The importance of this antagonistic position in Mark’s work cannot be understated. For him, there was a seriousness about theoretical work that meant it could not be left in the hands of the self-serious institutions that diligently worked to maintain the status quo. There was joy to be had in unfolding the problems before us and imagining and producing routes beyond them. A joy that so much of the British establishment seemed set up to stifle. However, by refusing to defer his contempt for the mechanisms of capitalist realism through historical distance, or political sockpuppetry or economic niceties, and instead strongly assert the significance of the correlation between instrumental alienation and the despair that he and so many others felt, Mark became the recipient of quite a bit of contempt in return from those who had built careers by insisting upon these distancing and defanging moves. But these criticisms took nothing from the power of Mark’s analysis or argument. Inspiring contempt in your opponents is a vital part of effectively and adequately theorising the present. Doing so will trigger the defence of the status quo in ways that more “appropriately” presented theory will not. To quote Kodwo Eshun, speaking on the myopia of Mark’s establishment critics:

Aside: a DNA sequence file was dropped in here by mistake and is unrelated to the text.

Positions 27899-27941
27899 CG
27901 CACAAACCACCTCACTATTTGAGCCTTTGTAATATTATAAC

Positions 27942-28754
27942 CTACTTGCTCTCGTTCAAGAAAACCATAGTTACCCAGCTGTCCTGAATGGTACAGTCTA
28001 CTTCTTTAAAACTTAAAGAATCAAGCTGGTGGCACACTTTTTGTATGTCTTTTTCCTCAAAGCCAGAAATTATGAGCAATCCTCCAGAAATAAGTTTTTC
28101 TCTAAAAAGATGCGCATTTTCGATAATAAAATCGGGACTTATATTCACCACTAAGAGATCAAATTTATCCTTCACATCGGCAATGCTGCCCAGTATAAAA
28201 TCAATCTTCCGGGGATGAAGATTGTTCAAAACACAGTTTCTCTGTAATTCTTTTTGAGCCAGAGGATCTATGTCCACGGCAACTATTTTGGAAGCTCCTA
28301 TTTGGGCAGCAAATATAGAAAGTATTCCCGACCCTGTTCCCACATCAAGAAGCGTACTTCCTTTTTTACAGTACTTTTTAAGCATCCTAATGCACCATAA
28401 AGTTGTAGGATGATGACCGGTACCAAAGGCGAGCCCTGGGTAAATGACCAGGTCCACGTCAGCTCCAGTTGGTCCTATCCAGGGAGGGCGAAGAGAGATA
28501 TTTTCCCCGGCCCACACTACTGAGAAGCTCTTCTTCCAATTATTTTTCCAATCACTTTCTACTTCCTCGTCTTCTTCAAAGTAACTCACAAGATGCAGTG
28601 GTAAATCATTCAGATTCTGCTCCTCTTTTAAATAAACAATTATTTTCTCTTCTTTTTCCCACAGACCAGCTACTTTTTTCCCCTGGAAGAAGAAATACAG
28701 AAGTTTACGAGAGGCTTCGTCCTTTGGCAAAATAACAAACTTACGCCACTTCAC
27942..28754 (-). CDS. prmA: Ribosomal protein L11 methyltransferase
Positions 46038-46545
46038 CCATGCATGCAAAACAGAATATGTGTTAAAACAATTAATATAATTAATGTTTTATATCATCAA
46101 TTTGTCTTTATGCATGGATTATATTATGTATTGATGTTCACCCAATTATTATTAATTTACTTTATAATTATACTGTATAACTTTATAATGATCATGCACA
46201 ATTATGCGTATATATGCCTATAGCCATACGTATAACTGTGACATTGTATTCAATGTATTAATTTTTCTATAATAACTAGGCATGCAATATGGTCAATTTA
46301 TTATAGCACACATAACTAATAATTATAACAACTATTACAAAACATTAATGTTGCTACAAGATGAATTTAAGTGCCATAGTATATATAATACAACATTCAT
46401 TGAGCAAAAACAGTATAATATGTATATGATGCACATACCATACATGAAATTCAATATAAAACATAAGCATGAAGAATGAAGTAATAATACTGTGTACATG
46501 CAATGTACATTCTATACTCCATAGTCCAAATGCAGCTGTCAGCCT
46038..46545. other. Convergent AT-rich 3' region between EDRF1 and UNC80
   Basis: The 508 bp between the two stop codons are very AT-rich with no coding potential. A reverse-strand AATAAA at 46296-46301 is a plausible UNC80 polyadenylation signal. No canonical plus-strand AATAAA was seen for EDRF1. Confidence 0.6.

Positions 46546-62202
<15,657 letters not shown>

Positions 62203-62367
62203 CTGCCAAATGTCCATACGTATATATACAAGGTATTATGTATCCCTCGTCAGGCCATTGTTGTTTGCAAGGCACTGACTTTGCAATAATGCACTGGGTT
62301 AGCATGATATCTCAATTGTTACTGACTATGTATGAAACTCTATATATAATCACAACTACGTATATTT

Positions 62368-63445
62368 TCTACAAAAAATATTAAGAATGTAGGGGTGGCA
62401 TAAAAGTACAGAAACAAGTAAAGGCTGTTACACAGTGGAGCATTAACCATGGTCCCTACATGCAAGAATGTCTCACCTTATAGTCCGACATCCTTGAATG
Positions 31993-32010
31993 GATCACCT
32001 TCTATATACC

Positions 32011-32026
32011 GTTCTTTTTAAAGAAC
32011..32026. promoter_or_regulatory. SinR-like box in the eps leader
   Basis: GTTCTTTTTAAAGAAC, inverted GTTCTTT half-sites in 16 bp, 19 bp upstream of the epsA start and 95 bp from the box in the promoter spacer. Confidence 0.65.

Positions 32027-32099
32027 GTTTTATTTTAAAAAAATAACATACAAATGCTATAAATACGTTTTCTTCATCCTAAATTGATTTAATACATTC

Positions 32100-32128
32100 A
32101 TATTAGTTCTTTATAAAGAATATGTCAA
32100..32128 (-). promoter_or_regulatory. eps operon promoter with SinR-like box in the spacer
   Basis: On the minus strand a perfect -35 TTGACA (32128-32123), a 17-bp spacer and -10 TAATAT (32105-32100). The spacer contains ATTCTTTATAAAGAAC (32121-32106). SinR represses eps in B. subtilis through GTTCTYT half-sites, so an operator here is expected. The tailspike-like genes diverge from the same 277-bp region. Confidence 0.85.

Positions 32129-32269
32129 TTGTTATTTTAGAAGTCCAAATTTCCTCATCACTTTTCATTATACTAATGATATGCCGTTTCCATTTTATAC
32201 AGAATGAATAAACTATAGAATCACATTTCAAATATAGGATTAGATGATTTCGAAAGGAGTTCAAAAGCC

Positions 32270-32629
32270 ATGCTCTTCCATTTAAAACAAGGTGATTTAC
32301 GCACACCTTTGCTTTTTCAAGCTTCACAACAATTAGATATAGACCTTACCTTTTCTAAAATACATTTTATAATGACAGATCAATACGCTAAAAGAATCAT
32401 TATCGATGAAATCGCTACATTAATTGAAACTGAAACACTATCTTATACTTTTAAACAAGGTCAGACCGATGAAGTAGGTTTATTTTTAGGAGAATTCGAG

“Part of the value of theory as it was, as it is lived and loved and studied comes from the antipathy, and the indifference and the hostility and the incomprehension that it incites, engenders and provokes”
This is a struggle, and the future is the territory that is at stake. The building of consensus may be a task for others engaged in other projects, but it is not the concern of the theorist articulating the intolerability of the present. And the importance of such articulation needs to be emphasized because it is in the moments of revelation and consternation it produces that the contingencies of “the way of the world” can be apprehended and thus begin to shift.
But eventually, between his books and his blog (a printed collection of which comes in at over 800 pages), the potency of Mark’s thought became undeniable. Today, a quote from Capitalist Realism adorns a wall at Goldsmiths, attributed to him and his blogging moniker, K-Punk: